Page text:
The TPH uses a safety lever similar to the PPK and PPK/S models.

We also concealed-carried these pistols in our pocket, using an Elite Survival System Pocket holster PH-1L ($18; EliteSurvival.com), which has a no-slip outside texture that “sticks” to the inside of your pants pocket and allows you to easily draw the pistol. The Ruger LCP II came with a similar style holster, which we thought was added value. All of these mouse guns were easy to carry concealed and simply felt like a wallet in our front pocket.

Test ammo for the mouse guns consisted of two defense loads that on paper make a mouse gun roar: Winchester Silvertips with a 37-grain plated segmenting hollow point bullet and Federal Punch, a 29-grain flat-point solid bullet. We also tested Aguila’s amped-up Supermaximum rounds with a 30-grain copper-plated solid bullet. With 22 LR ammo, you want a bullet to penetrate as much as possible for terminal performance. Heavy clothing and body mass will slow down a 22 LR, which means less penetration. Here are the details.

Gun Tests Grade: B-


Our used Walther TPH (Taschen Pistole, Hahn, which translates to “pocket pistol, hammer”) was built out of stainless steel in the U.S. for Interarms. The design was introduced in 1968, but the 1968 Gun Control Act did not allow this pea-shooter to be imported into the country. In 1978, U.S. man­ufacturers, under license from Walther, began manufacturing the TPH. Production in the U.S. ceased in 2000. Too bad. This is another elegant European design produced at a time when all pistols had metal frames.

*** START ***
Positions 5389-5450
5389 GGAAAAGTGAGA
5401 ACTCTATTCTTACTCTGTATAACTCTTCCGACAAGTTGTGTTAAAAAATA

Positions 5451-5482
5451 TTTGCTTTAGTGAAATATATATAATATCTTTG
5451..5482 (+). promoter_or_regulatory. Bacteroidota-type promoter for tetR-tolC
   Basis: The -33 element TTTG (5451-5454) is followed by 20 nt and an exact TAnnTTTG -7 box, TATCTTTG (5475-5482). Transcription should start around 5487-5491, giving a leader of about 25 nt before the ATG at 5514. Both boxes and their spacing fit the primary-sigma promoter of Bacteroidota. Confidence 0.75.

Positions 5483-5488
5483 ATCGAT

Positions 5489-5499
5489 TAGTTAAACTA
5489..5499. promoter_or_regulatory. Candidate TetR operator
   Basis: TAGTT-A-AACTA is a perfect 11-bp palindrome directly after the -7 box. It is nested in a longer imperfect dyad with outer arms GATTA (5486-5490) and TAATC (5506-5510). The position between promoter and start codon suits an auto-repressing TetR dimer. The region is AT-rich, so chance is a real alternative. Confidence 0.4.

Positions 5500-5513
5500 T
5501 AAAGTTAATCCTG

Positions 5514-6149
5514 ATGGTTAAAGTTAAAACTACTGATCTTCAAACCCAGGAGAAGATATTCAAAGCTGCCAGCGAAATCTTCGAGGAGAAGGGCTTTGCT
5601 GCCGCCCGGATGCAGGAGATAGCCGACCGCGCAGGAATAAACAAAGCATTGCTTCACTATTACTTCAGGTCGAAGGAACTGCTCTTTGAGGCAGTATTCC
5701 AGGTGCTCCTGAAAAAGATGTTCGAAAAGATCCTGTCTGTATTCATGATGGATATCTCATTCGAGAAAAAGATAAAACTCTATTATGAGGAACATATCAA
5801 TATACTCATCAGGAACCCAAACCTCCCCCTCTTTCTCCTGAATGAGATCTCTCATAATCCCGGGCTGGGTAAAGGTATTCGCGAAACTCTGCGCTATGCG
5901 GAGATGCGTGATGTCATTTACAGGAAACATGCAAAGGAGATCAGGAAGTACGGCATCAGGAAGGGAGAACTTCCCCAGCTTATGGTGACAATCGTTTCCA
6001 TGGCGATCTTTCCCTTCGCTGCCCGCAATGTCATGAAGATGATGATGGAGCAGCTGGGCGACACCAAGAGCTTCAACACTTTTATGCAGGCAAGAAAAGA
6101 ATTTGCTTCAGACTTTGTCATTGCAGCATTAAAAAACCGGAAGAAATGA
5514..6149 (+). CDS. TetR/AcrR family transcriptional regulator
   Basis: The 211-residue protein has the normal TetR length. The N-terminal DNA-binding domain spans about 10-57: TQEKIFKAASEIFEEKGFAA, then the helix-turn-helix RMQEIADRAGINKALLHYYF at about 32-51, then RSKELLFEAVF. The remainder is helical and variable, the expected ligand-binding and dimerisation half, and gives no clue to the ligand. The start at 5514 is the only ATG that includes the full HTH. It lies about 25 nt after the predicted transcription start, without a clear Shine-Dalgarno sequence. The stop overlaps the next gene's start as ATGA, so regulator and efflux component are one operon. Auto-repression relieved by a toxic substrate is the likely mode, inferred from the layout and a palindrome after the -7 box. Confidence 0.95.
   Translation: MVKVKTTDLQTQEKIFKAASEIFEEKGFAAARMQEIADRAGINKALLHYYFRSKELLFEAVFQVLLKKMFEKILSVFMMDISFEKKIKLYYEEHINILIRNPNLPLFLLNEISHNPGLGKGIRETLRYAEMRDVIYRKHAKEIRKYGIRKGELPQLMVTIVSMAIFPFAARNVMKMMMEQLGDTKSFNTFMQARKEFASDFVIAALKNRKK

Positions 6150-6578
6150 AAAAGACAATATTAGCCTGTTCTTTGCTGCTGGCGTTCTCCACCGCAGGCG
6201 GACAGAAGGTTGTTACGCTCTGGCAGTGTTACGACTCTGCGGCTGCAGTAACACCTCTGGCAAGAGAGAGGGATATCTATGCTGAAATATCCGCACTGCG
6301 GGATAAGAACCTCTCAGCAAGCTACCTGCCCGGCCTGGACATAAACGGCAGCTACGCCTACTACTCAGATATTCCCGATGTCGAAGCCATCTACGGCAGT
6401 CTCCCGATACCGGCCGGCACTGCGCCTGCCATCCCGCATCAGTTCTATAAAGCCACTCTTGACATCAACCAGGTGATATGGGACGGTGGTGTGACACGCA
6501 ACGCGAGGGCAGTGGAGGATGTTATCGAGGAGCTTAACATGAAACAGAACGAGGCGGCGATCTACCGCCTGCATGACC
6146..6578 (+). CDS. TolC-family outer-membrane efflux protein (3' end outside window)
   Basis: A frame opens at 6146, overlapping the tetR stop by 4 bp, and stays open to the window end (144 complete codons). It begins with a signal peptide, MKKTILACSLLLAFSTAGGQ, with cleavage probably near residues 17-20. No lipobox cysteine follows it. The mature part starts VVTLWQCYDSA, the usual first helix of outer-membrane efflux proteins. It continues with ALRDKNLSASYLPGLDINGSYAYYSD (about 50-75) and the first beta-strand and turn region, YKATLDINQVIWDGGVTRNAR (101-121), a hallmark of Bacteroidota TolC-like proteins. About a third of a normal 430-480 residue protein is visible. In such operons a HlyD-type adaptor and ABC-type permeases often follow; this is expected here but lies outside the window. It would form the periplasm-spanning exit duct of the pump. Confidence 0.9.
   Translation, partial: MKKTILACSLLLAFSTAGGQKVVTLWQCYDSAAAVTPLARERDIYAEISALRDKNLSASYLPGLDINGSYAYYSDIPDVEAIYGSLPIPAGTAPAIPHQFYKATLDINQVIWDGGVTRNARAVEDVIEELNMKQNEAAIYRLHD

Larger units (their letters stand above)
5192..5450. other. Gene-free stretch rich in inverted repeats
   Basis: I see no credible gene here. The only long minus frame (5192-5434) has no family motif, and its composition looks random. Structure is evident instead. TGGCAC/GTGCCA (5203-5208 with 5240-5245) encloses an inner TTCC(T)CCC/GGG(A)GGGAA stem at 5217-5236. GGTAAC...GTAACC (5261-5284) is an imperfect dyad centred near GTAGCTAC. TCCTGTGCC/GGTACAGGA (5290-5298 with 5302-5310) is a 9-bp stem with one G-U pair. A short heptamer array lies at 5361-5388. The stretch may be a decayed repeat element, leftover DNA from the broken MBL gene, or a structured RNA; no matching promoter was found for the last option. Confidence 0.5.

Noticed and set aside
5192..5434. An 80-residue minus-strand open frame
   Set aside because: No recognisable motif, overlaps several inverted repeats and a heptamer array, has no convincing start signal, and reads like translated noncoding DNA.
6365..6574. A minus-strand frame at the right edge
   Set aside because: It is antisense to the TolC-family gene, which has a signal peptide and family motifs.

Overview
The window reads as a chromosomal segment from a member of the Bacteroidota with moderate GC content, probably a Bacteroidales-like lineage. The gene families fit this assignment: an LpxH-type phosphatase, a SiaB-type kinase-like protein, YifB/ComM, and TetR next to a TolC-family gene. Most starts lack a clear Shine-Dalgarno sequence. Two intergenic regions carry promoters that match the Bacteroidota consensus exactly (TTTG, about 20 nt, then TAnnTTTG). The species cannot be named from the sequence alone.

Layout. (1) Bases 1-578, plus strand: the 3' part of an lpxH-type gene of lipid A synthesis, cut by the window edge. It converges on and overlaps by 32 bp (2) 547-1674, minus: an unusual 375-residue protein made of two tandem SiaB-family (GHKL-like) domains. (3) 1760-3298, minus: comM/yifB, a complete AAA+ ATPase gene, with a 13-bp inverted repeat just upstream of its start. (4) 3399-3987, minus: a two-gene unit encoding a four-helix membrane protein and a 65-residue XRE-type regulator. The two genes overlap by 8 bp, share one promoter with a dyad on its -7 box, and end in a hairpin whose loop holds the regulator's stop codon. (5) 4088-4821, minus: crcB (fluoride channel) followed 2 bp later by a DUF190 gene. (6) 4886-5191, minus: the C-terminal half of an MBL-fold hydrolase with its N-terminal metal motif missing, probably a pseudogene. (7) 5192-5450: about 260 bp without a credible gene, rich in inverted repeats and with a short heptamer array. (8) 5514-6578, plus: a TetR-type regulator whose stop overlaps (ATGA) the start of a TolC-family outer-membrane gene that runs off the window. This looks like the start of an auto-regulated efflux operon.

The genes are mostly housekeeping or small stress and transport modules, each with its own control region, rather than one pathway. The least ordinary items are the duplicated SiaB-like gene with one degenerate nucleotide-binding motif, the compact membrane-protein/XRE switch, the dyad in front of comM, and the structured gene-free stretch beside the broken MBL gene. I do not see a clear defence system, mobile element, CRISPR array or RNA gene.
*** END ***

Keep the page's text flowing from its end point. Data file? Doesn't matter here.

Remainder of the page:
ActionSemi-automatic, blowback, hammer fired
TriggerDouble action/Single Action
Overall Length5.3 in.
Overall Height3.7 in.
Maximum Width0.9 in.
Weight Unloaded11.5 oz.
Weight Loaded12.2 oz.
Barrel Length2.8 in.
Capacity (single stack)7+1
SlideMatte stainless, stainless steel
Slide Retraction Effort10.0 lbs.
FrameMatte stainless, stainless steel
Frame Front Strap Height1.7 in.
Frame Back Strap Height2.1 in.
GripCheckered polymer
Grip Thickness (max)0.9 in.
Grip Circumference (max)4.5 in.
SightsFixed, drift adj. rear
Trigger Pull Weight Double Action12.0 lbs.
Trigger Pull Weight Single Action2.9 lbs.
Trigger Span Double Action2.6 in.
Trigger Span Single Action2.3 in.
Magazines1; steel
Manual SafetyDecocker, half-cock, inertia firing pin
Made InUSA (Interarms)

It is similar to the PPK/S with a simple blowback action, full metal grip frame, external extractor, de­cocking lever on the slide, and rounded serrated hammer. The TPH has a magazine catch located at the bottom of the frame, and you need to pull the magazine free from the pistol. It pops out about an inch and then you need to do the rest. Loading the magazine is similar to loading a centerfire magazine. There is not a load-assist button.